Murder on basis of religious identity returns to Iraq

More than 690 people killed in July

Sunni militants summarily executed at least 14 Shiites on Thursday after setting up a roadblock north of Baghdad, stopping trucks and checking the IDs of drivers, Iraqi officials said.
The nighttime attack was reminiscent of the darkest days of the Sunni-Shiite sectarian bloodshed in Iraq in 2006-2007, when thousands of people were killed because of their religious affiliation or forced to abandon their homes under threat of death.
Lingering tensions between Sunnis and Shiites have been inflamed by persistent violence in Iraq and the civil war in neighbouring Syria, and there are growing fears that the country is slipping back towards all-out sectarian conflict.
Two local officials said some 150 militants carried out a coordinated operation during the night that included the highway killings, in the area of Sulaiman Bek, a town north of Baghdad.
The militants began by attacking the town itself with mortar rounds, rocket-propelled grenades and automatic weapons late on Wednesday.
That attack drew security forces away from the highway connecting Baghdad with the north, after which a group of around 40 militants broke off and set up the checkpoint.
They only maintained it for about half an hour but were able to stop dozens of truck drivers, and executed at least 14 who were Shiites.
"These criminals belong to what is called the Islamic State of Iraq, and they targeted Shiite drivers and left the Sunnis," local official Shalal Abdul Baban said, referring to an Al-Qaeda front group.
"It was killing by ID," he said.
Iraqi identification cards list a person's name and place of birth, from which religious affiliation can be surmised.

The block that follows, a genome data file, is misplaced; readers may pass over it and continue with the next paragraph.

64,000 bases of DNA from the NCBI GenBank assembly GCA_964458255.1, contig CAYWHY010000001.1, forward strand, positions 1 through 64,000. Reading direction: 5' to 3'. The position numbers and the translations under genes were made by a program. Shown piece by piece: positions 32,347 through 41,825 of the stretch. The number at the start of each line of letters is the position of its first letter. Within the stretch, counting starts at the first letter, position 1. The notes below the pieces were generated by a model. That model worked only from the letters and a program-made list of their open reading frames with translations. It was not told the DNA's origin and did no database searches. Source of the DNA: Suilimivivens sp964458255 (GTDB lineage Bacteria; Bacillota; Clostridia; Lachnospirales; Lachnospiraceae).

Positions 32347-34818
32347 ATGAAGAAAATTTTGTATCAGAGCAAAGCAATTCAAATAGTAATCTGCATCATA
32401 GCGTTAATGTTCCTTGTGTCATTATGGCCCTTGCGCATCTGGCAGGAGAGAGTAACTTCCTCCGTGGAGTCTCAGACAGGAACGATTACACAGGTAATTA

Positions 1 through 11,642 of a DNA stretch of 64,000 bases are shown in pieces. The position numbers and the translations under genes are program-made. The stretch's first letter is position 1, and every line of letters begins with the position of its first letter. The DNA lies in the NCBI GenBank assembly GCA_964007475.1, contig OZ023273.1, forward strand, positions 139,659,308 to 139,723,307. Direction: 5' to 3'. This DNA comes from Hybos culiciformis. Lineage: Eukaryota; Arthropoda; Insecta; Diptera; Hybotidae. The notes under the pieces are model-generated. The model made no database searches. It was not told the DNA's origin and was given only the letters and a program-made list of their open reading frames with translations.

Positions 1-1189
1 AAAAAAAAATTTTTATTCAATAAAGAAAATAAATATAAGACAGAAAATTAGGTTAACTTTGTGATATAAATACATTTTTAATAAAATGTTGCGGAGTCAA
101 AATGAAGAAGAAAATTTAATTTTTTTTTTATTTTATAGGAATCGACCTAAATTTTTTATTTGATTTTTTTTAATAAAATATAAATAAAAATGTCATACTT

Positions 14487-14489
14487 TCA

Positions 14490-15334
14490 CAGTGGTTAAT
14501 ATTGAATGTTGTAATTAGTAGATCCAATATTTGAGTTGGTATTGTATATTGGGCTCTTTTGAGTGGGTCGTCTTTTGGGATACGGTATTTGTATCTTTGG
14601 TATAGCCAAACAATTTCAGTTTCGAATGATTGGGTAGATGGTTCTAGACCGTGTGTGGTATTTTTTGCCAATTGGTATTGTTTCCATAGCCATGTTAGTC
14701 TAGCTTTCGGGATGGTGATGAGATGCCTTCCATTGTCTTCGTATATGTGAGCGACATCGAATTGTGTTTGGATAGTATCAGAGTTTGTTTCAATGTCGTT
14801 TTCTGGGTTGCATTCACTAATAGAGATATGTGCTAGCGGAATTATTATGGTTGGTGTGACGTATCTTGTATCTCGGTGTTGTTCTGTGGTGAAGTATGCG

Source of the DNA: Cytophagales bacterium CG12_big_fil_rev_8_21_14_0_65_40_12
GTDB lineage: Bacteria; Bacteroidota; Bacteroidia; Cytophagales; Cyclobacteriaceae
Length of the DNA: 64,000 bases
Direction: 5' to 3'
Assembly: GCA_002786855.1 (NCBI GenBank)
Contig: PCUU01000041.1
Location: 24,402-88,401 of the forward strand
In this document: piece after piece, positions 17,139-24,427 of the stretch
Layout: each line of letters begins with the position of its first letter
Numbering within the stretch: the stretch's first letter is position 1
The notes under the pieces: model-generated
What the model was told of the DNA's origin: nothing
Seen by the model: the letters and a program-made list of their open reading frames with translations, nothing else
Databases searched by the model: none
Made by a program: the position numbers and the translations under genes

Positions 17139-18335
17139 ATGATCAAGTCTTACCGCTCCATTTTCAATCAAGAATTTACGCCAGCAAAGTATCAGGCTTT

The entire operation, including the attack on the town in which at least one person was wounded, lasted for about three hours, after which the militants withdrew.
Iraqi soldiers surrounded the Sulaiman Bek on Thursday and arrested about 150 people following the violence, local official Talib Mohammed al-Bayati said.
"Where were these forces when armed men took control of the road... and executed more than 14 drivers?" he said.
Sulaiman Bek was briefly seized by militants in late April, but the assailants later withdrew under a deal worked out by tribal leaders and government officials, allowing security forces to move back in.
The seizure of the town came amid a surge of violence that began on April 23 when security forces moved in against anti-government protesters near the northern town of Hawijah, sparking clashes in which 53 people were killed.
Dozens more died in a wave of subsequent unrest including revenge attacks against the security forces.
The highway killings come just days after a highly coordinated assault by militants on two Iraqi prisons that saw hundreds of inmates escape, an operation claimed by an Al-Qaeda front group.
The militants attacked prisons in Abu Ghraib, west of Baghdad, and Taji, north of the capital, with mortar rounds, bombs and gunfire beginning on Sunday night, sparking clashes with security forces that lasted for 10 hours.
At least 500 prisoners, including senior Al-Qaeda members, escaped, and at least 20 members of the security forces and 21 prisoners died.
INTERPOL said in an online statement on Wednesday that the escapes "constituted a major threat to global security", and that it had issued a regional security alert at Iraq's request.
The latest attacks are indicative of the militants' growing reach in Iraq, and of the rapidly deteriorating security situation.
Another seven people were killed elsewhere on Thursday, including three policemen.
Among the seven was a civilian shot dead during rare clashes between security forces and gunmen in Arbil, the capital of Iraq's three-province autonomous Kurdish region, which is usually spared the violence plaguing other regions.
More than 690 people have now been killed in unrest in July, making it the deadliest month in a year marked by spiralling violence.
Iraq has faced years of attacks by militants, but analysts say widespread discontent among members of its Sunni Arab minority that the government has failed to address has fuelled the surge this year.